“Big three” conditions cause serious harm when misdiagnosed

Researchers from Johns Hopkins analyzed over 11,000 medical malpractice cases in the effort to determine what conditions are most often linked with medical errors and what conditions lead most often to death or disability. New Jersey residents should know that diagnostic errors are the number one medical error; every year, they are behind 40,000 to 80,000 deaths in U.S. hospitals.

The three most frequently misdiagnosed conditions are cancer, vascular events and infections. Researchers called these the “big three.” They found that cancer was involved in over a third of the medical errors that contributed to death or disability. Vascular events were linked to 22% of errors and infections to 13.5%.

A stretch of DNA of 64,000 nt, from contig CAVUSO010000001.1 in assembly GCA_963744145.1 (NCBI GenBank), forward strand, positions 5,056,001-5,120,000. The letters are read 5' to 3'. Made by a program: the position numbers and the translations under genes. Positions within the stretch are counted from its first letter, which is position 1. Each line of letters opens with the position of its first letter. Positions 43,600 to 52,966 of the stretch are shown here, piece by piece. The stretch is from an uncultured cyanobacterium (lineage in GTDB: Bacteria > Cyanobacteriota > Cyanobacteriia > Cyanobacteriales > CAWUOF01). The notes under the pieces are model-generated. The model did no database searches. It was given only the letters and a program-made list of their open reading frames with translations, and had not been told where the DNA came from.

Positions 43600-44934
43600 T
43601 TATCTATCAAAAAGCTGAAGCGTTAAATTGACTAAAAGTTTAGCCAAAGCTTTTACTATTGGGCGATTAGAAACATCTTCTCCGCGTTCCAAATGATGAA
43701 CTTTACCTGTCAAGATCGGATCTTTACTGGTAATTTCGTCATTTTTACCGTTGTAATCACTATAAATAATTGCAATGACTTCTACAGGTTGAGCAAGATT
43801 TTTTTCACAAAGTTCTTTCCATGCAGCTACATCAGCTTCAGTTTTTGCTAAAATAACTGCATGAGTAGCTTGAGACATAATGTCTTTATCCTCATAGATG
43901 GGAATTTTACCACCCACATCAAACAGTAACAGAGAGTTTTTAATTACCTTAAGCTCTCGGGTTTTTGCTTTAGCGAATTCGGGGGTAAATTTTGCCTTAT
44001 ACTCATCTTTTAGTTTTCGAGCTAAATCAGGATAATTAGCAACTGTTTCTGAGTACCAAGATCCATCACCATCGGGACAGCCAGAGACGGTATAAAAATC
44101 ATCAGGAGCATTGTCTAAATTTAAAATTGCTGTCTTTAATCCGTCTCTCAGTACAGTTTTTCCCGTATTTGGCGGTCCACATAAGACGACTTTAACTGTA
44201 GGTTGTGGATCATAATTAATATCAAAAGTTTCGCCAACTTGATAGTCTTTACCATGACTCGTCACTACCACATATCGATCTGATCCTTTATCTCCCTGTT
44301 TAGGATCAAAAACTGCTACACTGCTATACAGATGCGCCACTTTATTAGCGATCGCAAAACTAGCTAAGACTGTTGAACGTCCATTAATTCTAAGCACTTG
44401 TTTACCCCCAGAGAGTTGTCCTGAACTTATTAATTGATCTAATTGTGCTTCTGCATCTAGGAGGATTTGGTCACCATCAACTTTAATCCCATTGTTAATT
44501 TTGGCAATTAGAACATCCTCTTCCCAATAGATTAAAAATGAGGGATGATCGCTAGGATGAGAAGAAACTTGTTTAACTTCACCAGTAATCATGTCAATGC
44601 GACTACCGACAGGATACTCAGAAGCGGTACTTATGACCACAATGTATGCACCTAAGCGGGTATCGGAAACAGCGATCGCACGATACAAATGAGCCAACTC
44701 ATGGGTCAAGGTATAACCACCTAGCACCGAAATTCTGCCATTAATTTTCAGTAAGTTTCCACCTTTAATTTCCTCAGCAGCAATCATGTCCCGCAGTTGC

Grouping the various conditions according to diagnosis “codes,” researchers better identified how certain conditions more frequently cause harm, and more serious harm, when misdiagnosed. As a result, researchers determined that the three worst conditions are lung cancer, stroke and sepsis. Twelve other serious conditions were noted, including heart attacks, meningitis, pneumonia, skin cancer and breast cancer.

Most cancer-related diagnostic errors were made in outpatient settings. The other two conditions in the “big three” tended to be misdiagnosed in emergency departments. Failures in clinical judgment were to blame for most errors: failures that can be prevented with better teamwork, better education and the use of technology in diagnosis.

Diagnostic errors can give victims good grounds for a malpractice claim as long as there is clear evidence that the errors were caused by negligence: that is, a failure to live up to generally accepted standards of medical care. Victims must also show that there was a pre-existing doctor-patient relationship and that they followed all the doctor’s instructions. To see how much they might recover in compensation, victims might opt to see a lawyer. Third-party investigators may help build up the case.

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